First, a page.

Your doctor may have a hard time seeing the aorta and other parts of your heart using a standard transthoracic echo. Thus, he or she may recommend transesophageal (tranz-ih-sof-uh-JEE-ul) echo, or TEE. During this test, the transducer is attached to the end of a flexible tube. The tube is guided down your throat and into your esophagus (the passage leading from your mouth to your stomach). This allows your doctor to get more detailed pictures of your heart.

What Is Transesophageal Echocardiography?
Transesophageal (tranz-ih-sof-uh-JEE-ul) echocardiography (EK-o-kar-de-OG-rah-fee), or TEE, is a test that uses sound waves to create high-quality moving pictures of the heart and its blood vessels. TEE is a type of echocardiography (echo). Echo shows the size and shape of the heart and how well the heart chambers and valves are working. Echo can pinpoint areas of heart muscle that aren’t contracting well because of poor blood flow or injury from a previous heart attack. Echo also can detect possible blood clots inside the heart, fluid buildup in the pericardium (the sac around the heart), and problems with the aorta. The aorta is the main artery that carries oxygen-rich blood from your heart to your body.

Overview
During echo, a device called a transducer is used to send sound waves (called ultrasound) to the heart. As the ultrasound waves bounce off the structures of the heart, a computer in the echo machine converts them into pictures on a screen. TEE involves a flexible tube (probe) with a transducer at its tip. Your doctor will guide the probe down your throat and into your esophagus (the passage leading from your mouth to your stomach). This approach allows your doctor to get more detailed pictures of your heart because the esophagus is directly behind the heart. TEE can help doctors diagnose heart and blood vessel diseases and conditions in adults and children. Doctors also may use TEE to guide cardiac catheterization (KATH-eh-ter-ih-ZA-shun), help prepare for surgery, or assess a patient’s status during or after surgery. Doctors may use TEE in addition to transthoracic (tranz-thor-AS-ik) echo (TTE), the most common type of echo. If TTE pictures don’t give doctors enough information, they may recommend TEE to get more detailed pictures.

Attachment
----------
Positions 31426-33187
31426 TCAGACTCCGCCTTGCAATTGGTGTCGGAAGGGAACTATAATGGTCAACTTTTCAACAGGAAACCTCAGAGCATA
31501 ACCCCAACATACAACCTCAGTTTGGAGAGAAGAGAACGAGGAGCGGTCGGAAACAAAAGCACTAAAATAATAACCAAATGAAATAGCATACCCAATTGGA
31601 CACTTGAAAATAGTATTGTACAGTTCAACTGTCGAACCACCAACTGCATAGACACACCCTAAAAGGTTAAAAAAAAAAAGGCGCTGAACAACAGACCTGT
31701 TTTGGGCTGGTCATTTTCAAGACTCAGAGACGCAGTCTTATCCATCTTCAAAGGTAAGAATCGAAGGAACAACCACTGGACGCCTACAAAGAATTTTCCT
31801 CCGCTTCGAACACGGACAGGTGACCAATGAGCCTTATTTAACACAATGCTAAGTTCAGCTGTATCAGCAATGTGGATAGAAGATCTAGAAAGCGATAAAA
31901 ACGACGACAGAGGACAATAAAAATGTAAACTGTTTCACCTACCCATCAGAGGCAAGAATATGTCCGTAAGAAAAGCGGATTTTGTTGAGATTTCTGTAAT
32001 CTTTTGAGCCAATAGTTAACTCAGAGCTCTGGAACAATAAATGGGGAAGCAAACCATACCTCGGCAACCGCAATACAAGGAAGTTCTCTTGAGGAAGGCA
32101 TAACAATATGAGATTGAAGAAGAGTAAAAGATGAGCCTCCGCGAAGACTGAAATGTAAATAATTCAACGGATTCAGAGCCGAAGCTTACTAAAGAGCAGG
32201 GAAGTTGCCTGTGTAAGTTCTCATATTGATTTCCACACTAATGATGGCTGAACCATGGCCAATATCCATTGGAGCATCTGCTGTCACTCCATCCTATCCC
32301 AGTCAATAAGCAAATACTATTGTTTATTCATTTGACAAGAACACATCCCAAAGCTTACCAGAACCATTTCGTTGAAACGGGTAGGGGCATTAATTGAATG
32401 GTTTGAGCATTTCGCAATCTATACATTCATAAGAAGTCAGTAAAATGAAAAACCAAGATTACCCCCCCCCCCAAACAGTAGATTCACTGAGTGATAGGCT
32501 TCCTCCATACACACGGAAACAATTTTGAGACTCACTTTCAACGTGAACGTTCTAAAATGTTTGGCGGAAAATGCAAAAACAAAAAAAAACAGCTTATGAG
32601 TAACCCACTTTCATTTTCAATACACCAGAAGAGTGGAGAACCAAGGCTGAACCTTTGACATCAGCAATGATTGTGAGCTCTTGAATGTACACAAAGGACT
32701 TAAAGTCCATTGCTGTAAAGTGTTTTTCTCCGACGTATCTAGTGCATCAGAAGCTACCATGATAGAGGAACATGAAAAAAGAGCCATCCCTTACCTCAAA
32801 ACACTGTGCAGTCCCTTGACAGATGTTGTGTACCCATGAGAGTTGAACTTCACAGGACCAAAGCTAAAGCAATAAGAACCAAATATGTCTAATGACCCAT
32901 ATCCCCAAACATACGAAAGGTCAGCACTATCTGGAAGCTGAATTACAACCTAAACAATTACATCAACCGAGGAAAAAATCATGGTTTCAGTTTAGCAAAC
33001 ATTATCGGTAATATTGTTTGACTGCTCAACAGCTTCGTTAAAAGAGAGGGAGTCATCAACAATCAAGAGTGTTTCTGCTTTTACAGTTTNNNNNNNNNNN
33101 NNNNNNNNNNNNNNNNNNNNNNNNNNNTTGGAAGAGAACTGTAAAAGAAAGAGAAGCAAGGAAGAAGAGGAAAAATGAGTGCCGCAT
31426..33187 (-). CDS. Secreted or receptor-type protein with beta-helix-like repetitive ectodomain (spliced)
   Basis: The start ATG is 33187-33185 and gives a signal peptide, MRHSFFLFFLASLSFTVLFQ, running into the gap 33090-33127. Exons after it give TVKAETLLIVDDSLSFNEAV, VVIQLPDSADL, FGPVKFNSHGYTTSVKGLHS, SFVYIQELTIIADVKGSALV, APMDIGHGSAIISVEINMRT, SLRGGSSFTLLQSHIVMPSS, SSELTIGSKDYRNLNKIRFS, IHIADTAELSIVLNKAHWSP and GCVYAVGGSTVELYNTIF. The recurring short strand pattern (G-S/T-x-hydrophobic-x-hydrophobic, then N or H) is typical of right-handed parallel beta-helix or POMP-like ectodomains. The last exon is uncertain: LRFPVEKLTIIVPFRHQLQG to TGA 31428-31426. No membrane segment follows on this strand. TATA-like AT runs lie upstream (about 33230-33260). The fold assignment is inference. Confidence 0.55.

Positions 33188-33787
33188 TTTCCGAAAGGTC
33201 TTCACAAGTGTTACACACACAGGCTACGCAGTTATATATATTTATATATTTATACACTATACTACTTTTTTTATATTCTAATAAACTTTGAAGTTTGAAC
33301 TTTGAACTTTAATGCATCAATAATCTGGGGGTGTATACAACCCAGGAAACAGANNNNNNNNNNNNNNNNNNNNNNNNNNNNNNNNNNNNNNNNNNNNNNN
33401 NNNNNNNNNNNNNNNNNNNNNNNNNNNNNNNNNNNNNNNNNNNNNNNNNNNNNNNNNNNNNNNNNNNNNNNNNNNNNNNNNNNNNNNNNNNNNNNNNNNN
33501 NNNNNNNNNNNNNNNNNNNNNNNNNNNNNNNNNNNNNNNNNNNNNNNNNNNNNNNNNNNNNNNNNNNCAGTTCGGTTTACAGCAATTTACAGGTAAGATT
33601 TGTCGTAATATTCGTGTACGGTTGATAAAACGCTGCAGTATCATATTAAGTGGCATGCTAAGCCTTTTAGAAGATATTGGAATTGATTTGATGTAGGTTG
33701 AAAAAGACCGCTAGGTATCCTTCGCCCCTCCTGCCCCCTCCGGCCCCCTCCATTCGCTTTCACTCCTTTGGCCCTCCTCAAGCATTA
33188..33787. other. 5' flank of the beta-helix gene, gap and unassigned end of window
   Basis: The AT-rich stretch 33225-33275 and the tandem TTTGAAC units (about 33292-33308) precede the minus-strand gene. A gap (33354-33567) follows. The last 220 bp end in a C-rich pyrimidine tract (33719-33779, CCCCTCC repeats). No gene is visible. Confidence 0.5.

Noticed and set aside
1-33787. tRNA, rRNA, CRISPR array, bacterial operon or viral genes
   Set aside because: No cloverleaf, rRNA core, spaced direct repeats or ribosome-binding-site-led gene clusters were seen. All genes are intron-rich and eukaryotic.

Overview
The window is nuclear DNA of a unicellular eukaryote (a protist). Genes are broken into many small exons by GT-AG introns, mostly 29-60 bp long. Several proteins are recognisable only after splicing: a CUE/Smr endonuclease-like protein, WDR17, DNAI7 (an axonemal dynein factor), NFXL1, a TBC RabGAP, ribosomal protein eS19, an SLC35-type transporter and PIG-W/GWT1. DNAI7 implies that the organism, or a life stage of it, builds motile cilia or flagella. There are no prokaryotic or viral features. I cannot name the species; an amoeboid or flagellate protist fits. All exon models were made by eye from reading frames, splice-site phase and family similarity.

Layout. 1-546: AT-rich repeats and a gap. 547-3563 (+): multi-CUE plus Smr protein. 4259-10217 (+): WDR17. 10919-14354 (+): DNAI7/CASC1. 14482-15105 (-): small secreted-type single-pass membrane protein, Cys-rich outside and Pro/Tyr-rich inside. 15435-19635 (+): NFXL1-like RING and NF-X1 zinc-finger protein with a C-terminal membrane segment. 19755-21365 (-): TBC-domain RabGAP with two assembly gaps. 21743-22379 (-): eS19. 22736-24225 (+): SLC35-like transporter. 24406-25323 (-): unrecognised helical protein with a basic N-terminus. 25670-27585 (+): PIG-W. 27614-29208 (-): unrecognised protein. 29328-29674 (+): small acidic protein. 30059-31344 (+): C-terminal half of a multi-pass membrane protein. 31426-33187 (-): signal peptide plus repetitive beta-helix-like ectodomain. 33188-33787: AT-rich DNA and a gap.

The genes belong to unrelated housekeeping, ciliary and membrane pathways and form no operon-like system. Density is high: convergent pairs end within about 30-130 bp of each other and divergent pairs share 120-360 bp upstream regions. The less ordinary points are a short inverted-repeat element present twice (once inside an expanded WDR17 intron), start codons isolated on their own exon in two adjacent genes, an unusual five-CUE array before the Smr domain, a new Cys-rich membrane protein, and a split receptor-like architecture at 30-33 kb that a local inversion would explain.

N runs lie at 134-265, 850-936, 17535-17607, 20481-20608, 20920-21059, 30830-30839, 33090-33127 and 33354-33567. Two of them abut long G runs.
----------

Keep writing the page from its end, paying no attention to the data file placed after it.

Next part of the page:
Outlook
TEE has a low risk of complications in both adults and children. Even newborns can have TEE.

Source: National Heart, Lung, and Blood Institute; National Institutes of Health; U.S. Department of Health and Human Services.

Venous treatment/ablation

Endovenous ablation (ab-LA-shun) therapy uses lasers or radiowaves to create heat to close off a varicose vein.
Your doctor makes a tiny cut in your skin near the varicose vein. He or she then inserts a small tube called a catheter into the vein. A device at the tip of the tube heats up the inside of the vein and closes it off.
You’ll be awake during this procedure, but your doctor will numb the area around the vein. You usually can go home the same day as the procedure.

Source: National Heart, Lung, and Blood Institute; National Institutes of Health; U.S. Department of Health and Human Services.

Statesboro’s Trusted Cardiac, Vascular & Vein Specialists

Located at our 5 Grady Johnson Road office location and staffed daily by one of our cardiologists, we offer our patients appointments for urgent cardiac or peripheral vascular concerns, pre-operative clearance and noninvasive testing.